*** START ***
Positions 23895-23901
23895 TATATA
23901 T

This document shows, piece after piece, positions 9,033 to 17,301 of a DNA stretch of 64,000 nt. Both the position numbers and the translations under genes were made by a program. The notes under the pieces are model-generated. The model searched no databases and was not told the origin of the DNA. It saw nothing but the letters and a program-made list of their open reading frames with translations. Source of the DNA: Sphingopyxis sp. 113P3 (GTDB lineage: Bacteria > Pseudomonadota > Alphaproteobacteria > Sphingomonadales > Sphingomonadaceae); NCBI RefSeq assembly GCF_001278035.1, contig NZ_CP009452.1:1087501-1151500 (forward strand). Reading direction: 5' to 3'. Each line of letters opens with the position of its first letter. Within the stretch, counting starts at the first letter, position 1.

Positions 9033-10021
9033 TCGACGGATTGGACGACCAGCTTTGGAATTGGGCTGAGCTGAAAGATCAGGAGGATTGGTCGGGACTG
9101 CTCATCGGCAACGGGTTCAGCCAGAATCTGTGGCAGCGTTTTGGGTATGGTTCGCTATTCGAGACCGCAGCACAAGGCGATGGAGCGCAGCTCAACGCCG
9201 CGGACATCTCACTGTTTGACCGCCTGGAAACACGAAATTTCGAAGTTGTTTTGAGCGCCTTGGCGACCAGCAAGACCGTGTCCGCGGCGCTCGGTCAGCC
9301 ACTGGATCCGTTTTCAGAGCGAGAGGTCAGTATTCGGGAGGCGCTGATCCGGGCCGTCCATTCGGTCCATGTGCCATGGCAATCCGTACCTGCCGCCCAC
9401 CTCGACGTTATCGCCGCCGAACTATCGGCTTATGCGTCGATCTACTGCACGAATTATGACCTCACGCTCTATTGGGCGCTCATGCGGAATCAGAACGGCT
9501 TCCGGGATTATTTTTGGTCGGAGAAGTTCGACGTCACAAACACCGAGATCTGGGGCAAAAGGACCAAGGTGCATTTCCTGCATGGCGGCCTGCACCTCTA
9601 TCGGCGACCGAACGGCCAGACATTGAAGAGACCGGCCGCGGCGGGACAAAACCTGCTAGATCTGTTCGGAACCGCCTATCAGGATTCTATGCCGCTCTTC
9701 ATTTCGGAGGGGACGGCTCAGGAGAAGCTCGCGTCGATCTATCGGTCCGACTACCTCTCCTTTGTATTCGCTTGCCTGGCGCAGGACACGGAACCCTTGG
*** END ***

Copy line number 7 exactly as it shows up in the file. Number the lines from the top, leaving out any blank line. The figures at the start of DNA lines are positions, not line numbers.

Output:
9101 CTCATCGGCAACGGGTTCAGCCAGAATCTGTGGCAGCGTTTTGGGTATGGTTCGCTATTCGAGACCGCAGCACAAGGCGATGGAGCGCAGCTCAACGCCG